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Mike Eisenfeld
San Juan County, New Mexico

Mike is a 22-year resident of Farmington, NM who, along with his family and community, is experiencing the health impacts caused by air pollution from the oil and gas industry. Mike’s is just one story that reveals pollution from the booming industry is causing an increase in asthma attacks and increased risks of cancer and respiratory diseases not only in urban areas but in America’s rural countryside as well.

With 22 years in Farmington, New Mexico, including 12 years as the Energy and Climate Program Manager for the San Juan Citizens Alliance (SJCA), Mike Eisenfeld and his family are all too familiar with the brown cloud and smog that frequently hangs over his home in San Juan County. Mike noticed that the smog grew as the oil and gas extraction rapidly expanded in the area – oil production in the county has tripled over the past decade.

With over 12,000 wells in the county, 3/4 of the residents live within a half mile of an oil and gas facility – one for every 10 people. “Early on, concerned citizens knew about the NOx emissions and the potential impacts. However, general awareness of the impacts of VOCs from natural gas facilities didn’t come about until later, following an education process,” Mike reflected. The health impacts in San Juan County are well known as rates of asthma, in particular in children, continue to rise. In 2007 the New Mexico Department of Health conducted a study linking the frequency of respiratory emergency room visits to high ozone days.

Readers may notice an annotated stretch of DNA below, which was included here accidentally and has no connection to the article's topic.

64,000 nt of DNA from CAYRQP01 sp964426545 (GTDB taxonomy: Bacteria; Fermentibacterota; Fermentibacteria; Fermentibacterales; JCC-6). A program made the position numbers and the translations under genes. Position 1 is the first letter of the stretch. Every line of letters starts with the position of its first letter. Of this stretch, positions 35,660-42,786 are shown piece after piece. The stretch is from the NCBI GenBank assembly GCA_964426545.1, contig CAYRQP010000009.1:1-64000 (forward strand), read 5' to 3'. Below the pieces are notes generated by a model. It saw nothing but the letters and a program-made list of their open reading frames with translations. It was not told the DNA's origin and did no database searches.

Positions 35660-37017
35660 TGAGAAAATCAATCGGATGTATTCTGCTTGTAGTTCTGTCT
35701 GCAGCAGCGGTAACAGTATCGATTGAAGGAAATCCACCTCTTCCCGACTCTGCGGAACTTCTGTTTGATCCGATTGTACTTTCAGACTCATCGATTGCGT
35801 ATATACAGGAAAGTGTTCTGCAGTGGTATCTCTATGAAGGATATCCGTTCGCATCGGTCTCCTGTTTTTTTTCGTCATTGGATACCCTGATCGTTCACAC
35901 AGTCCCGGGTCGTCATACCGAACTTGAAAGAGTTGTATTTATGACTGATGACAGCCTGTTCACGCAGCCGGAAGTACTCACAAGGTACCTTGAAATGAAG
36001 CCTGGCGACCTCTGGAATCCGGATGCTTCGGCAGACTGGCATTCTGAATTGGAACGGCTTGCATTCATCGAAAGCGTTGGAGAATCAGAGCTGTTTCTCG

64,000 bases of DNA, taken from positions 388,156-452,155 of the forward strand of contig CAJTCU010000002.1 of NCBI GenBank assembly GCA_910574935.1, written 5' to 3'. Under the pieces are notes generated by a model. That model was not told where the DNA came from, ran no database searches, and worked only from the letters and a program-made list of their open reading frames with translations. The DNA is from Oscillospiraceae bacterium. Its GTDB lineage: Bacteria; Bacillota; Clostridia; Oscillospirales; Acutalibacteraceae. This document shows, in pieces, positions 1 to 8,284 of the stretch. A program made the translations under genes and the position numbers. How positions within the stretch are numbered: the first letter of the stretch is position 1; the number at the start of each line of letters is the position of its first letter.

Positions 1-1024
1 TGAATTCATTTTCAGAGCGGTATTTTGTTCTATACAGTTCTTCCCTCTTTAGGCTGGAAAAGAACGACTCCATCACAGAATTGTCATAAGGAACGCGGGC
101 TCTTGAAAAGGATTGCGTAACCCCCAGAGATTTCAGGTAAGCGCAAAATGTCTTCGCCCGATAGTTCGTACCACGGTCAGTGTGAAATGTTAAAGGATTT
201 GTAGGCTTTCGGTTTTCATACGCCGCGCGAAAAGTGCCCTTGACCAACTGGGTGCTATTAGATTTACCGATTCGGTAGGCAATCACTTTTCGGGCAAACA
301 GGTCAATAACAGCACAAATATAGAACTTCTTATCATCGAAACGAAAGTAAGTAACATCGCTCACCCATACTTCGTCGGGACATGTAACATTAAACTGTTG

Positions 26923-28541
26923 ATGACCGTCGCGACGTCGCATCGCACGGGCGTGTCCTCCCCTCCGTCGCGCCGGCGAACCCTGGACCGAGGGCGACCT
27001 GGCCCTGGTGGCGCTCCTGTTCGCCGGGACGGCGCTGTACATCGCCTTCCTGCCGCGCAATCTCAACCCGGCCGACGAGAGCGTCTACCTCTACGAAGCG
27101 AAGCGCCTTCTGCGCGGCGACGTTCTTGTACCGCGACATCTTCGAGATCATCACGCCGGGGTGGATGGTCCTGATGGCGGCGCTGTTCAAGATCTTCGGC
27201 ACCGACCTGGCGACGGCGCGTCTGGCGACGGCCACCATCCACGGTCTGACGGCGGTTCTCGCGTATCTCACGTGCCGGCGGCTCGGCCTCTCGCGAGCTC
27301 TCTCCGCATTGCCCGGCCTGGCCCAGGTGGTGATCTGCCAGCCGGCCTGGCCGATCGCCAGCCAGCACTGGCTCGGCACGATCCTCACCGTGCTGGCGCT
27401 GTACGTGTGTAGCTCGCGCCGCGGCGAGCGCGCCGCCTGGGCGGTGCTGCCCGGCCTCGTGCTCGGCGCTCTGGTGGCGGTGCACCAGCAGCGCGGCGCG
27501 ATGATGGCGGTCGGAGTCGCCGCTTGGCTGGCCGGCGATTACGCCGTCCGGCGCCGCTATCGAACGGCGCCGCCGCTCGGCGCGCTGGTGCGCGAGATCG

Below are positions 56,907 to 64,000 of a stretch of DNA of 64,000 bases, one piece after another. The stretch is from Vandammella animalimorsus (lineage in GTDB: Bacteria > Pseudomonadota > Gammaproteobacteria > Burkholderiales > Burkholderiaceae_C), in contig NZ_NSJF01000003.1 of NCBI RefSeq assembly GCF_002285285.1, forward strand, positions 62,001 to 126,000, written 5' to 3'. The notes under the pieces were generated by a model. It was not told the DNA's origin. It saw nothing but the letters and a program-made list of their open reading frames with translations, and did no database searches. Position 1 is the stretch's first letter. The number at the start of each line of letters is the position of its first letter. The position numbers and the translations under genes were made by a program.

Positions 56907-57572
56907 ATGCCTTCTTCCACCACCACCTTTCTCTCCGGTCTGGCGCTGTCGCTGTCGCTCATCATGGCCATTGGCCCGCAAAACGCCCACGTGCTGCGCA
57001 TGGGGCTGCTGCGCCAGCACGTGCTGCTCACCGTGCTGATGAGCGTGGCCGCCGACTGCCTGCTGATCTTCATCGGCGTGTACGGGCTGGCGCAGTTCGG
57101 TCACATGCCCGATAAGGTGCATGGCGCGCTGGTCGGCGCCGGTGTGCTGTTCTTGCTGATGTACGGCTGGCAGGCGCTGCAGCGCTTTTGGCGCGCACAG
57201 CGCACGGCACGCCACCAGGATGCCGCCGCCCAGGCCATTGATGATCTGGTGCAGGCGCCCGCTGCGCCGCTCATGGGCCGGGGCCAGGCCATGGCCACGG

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Unfortunately, there are no regular public service announcements regarding high ozone days and the recommended precautionary measures citizens could take. This area is not densely populated and does not have heavy car traffic. The air quality here should be clear and clean. However, the air quality is jeopardized by the oil and gas industry which is the largest source of VOCs and toxic air pollution in the county. EPA reported the sector’s emissions increased more than 50% between 2011 and 2014–and it is likely even higher today.

Looking forward, Mike hopes that the oil and gas industry will clean up its act, including eliminating methane pollution and associated air toxics, and ultimately shifting extraction away from residential communities in San Juan County. In his role as Energy and Climate Program Manager at the SJCA, he focuses on the fact that the coal and oil and gas extraction are the greatest sources creating the bad ozone days in San Juan County. SJCA calls for stringent regulatory oversight and structure to reduce VOC and NOx emissions and thereby reduce the ozone problem in the area.

Left image shows a normal view of a San Juan County oil and gas facility. Center image is an infrared view of the same
facility, showing otherwise invisible air pollution. At far right, a flare burns excess volatile organic compounds.

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